The Left is essentially a cult that has one objective: power. Any person or group that spends its entire life trying to gain total power over others is evil. These political sociopaths see any impediment to power as something to be destroyed, whether it is ideology or living beings. Morality is not only irrelevant to them but antagonistic to the collective delusion of progress. "Progress" is really nothing more than a euphemism for total power. The often promised, but ever-so-elusive, utopia that it will supposedly follow has a perfect historical record of failure, yet millions of fools still fall for it. Marxism, in all of its derivations, is the perfect action plan for political sociopaths who lust after the power to enslave people to their every whim.

  • tagalog

    Bob Viscusi was just a low-flying instructor of English when I studied English Lit. under him at NYU (University Heights) in 1968. I'm glad to see he's achieved some measure of prominence. He deserves it. I always liked him. He had a good heart and was -and I'm sure still is- a really nice guy with a world-class brain. Please don't think badly of him because he has continued to cleave to left-wing ideology. He's a New Yorker, what could be expected?

    • Mitchell Langbert

      I agree. Bob is a very nice guy.

  • SoCalMike

    Corey Robin engages in what shrinks call "projection."
    This mindless government worshiping academic bimbo seeks to restore the absolute power of kings to government all the while crying and accusing his opponents of exactly what it is he is doing.
    Memo to Corey, the government is a false god so please stop advocating cramming it down our collective throats.

    • mlcblog

      Typical of the left.

  • Ronald Johnston

    We need to bring the guillotine back to help all these yellow-bellied liberal terrorists find their deserved end!!!!

    • aspacia

      You are giving the liberals cannon fodder, try not to be so very reactionary

      • Mitchell Langbert

        Recall that the French Revolution is still idealized by the left. Robin speaks highly of it. He is the one who is comfortable with the guillotine. Edmund Burke protested. Robin's sleight of hand is to identify national socialists with liberals. There is no basis for that claim. There were many crossovers from Marx to Hitler. Werner Sombart is one. One of the founders of deconstructionism, Paul De Man, was another. De Man had been a paid propgagandist for the Nazis. He came to America after the war, went to Harvard, founded deconstructionism, and was revered all his life by the left. After he died a researcher discovered hundreds of anti-Semitic articles that De Man had written in France during the war. Nazism and Marxism are the same thing with slightly different trappings. In the end, the Marxists tend to be anti-Semitic too even though many are Jews.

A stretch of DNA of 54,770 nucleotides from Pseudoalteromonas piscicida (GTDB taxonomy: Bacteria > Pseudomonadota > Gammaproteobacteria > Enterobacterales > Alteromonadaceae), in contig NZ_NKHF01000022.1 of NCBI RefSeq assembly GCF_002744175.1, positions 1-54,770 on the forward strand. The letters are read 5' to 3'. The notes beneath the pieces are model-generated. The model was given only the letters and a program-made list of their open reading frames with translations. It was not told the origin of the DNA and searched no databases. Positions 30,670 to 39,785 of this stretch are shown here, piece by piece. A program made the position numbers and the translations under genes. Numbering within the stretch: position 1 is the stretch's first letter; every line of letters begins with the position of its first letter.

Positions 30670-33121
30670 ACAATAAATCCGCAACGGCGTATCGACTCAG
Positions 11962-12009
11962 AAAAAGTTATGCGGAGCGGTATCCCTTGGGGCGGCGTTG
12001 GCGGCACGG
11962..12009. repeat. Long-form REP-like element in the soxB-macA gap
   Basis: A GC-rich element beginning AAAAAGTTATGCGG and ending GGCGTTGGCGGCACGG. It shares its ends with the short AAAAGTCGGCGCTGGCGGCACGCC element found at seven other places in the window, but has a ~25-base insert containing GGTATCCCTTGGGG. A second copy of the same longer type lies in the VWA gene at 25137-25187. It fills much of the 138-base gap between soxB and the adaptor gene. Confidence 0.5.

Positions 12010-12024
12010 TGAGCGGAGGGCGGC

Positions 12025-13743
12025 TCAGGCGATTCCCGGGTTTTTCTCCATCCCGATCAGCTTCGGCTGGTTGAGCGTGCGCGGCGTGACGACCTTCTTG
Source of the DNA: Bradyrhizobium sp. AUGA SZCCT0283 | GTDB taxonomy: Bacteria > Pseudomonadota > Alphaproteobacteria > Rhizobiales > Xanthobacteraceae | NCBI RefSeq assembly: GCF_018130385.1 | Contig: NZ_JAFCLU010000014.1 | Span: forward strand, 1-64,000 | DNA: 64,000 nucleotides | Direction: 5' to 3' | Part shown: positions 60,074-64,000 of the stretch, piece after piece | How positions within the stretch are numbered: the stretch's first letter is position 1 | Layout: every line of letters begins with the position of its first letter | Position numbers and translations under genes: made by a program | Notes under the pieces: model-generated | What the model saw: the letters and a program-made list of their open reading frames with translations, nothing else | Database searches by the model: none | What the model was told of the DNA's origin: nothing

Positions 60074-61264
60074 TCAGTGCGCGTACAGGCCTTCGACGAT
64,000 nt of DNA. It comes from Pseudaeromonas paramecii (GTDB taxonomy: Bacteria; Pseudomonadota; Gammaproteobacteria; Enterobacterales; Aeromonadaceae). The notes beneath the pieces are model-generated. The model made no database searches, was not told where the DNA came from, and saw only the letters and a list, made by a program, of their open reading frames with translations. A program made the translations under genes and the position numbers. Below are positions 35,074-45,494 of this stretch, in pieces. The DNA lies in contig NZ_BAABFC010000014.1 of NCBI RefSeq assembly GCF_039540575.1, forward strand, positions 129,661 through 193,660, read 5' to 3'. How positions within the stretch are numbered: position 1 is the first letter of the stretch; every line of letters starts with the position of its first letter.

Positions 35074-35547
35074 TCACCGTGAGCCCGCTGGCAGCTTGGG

• John

    Projection is pretty common if you start looking for it. I prefer to call it denial. They deny their own tendencies by projecting them onto others. You see it all the time in our current administration I am not sure if it arises from emotional tendencies or calculation.

    • mlcblog

      LIberalism is a mental disorder.

    • Mitchell Langbert

      Yup. In fact, Robin accuses Ayn Rand of not having read Aristotle, but I suspect that Robin has not read many of the authors he is discussing. He mis-cites a chapter from von Mises, for example. Most of his footnotes refer to secondary sources. His scholarship is weak, and he accuses Ayn Rand of the very kind of thing he seems to do. Talk about projection.

  • FBastiat

    What's really reactionary:…

    • truebearing

      Thanks for the link.

  • mmuldoor

    Hey…aren't conservatives guilty of the same lumping you accuse Robin of? We're all "liberals." Well, actually, no were not.

    • Mitchell Langbert

      I challenge you to identify one conservative who has received tenure publishing the poorly researched drivel that Robin has produced. It's not just that he's a fool–all ideologies, movements, and camps have at least a few. It's that he pretends to be an academic who talks about conservatives, and I doubt that he has even read von Mises, who he talks about repeatedly. At one point he cites a chapter from one of von Mises's books in reference to the family being the true unit of capitalism (or something along those lines) and when I checked it the chapter was about von Mises's belief in democracy and various liberation movements. The lowest level of scholarship is above what Corey does in this book. What conservative has gotten tenure on this kind of low-grade garbage? Name one.